Legislation to pardon Tūhoe prophet Rua Kēnana in Parliament for first reading

4:54 pm on 12 September 2019

Politicians have emotionally presented the legislation pardoning the Tūhoe prophet Rua Kēnana for its first reading in Parliament today.

Rua Kēnana (circa 1907 - photographer and location unknown)

Rua Kēnana. Photo: Alexander Turnbull Library / https://natlib.govt.nz/records/22692037

The pacifist set up a community at Maungapōhatu, which was invaded by government forces in 1916, who left two dead, including Mr Kēnana's son, Toko.

Having already been arrested and charged for the illicit sale of liquor in 1911, the prophet was charged with sedition in 1916.

That charge could not be sustained so he was instead convicted of resisting arrest, and imprisoned for 18 months.

The bill acknowledges the treatment of Mr Kēnana has caused lasting damage to his descendants, who have suffered deep hurt, stigma and shame because of the invasion.

In Parliament today, with Tūhoe members in the public gallery, politicians talked about the importance and significance of the bill.

With tears flowing down her face, Māori Development Minister Nanaia Mahuta introduced the bill to the house and extended the apology to the descendants of Mr Kēnana.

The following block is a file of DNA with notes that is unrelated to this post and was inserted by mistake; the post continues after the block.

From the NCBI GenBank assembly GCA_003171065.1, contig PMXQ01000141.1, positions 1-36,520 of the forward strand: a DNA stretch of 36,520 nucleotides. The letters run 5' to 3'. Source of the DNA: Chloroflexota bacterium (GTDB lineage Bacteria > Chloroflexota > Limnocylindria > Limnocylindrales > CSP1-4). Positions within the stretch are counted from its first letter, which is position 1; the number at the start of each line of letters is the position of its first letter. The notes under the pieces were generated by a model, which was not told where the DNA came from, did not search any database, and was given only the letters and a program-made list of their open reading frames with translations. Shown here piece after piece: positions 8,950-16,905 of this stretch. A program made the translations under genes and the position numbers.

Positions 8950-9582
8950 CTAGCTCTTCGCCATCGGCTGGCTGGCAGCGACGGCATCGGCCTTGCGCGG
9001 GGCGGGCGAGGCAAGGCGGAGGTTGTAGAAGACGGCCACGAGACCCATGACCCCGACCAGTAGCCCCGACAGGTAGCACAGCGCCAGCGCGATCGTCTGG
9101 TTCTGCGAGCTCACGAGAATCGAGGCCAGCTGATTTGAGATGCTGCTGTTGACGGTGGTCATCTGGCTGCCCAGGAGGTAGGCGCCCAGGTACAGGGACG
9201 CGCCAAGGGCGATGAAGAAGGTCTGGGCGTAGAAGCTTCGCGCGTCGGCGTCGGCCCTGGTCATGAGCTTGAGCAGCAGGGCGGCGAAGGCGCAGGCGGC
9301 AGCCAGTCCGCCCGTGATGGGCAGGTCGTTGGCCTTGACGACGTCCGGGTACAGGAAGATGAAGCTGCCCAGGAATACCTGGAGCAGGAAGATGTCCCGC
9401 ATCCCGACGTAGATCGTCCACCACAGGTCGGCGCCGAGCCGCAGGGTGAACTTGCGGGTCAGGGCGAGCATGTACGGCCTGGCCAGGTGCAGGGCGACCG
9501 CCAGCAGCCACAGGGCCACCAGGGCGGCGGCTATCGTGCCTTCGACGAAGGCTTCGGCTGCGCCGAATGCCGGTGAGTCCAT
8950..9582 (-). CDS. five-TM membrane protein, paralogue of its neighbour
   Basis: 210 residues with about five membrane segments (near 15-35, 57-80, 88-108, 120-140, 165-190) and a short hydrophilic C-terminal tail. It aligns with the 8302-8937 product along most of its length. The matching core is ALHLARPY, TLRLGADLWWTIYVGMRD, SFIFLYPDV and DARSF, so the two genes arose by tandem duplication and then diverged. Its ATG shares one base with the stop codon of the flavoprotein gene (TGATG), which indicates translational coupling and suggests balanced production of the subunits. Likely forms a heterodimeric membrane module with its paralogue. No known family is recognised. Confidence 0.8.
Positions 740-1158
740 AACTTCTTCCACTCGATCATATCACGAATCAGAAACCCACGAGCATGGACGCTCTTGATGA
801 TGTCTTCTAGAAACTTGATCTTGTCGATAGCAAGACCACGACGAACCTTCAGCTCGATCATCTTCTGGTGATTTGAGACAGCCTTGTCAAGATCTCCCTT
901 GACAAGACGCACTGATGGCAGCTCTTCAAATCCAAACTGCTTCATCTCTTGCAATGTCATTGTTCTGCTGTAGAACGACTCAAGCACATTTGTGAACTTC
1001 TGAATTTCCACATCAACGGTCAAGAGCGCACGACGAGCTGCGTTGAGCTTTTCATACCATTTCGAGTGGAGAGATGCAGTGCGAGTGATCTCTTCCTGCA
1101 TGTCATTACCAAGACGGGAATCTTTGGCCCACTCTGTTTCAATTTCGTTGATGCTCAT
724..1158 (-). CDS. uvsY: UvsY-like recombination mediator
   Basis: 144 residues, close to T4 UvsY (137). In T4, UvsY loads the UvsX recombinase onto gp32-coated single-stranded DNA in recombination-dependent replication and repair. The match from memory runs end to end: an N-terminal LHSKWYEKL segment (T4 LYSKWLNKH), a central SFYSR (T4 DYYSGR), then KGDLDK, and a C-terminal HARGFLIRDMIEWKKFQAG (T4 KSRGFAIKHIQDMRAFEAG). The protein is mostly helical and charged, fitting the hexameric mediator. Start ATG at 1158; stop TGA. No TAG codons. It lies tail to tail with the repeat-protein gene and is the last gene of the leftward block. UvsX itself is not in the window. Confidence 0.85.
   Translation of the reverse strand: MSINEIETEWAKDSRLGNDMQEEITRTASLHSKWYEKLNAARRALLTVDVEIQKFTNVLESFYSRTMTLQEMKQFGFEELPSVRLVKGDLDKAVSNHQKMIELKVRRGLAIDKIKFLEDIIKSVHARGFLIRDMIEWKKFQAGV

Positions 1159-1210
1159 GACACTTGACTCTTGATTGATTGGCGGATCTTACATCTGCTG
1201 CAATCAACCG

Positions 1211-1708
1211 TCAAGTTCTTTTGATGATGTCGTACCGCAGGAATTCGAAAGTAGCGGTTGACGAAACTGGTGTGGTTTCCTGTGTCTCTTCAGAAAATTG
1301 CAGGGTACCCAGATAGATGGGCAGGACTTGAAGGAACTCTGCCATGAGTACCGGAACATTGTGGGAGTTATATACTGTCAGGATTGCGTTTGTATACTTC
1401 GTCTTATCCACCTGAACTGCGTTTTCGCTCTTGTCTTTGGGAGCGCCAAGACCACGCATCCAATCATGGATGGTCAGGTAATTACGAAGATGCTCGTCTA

Nanaia Mahuta, Minister for Maori Development and Local Government being interviewed in te reo Maori by Maori TV.

Māori Development Minister, Nanaia Mahuta Photo: VNP / Phil Smith

"It [the bill] acknowledges that Ngā Toenga o Ngā Tamariki a Iharaira, including the descendants of Rua Kēnana, have suffered ongoing hurt, shame, stigma, as as result of the Maungapōhatu invasion the Crown will through this legislation apologises to the descendants of Rua Kēnana.

"The bill concludes with the pardon for the conviction for the moral resistance of arrest it declares the restoration of the character, mana and reputation fo Rua Kēnana and his uri."

The weight of the pardon was not lost on Green Party co-leader, Marama Davidson, who - starting her kōrero in tears - shared her aroha with Mr Kēnana's descendants.

She spoke about the timeliness of the government's announcement today to teach the country's history in schools.

"It's quite hurtful to be an educated, wahine Māori political leader and not know this history. For that reason I am happy that today we declared in our education that we will gift all our children the chance to better understand this is us, who we are, not so that we put upon the generations behind us shame and guilt but so that we have a clearer understanding of what happened and can address justice and harmonius relationships."

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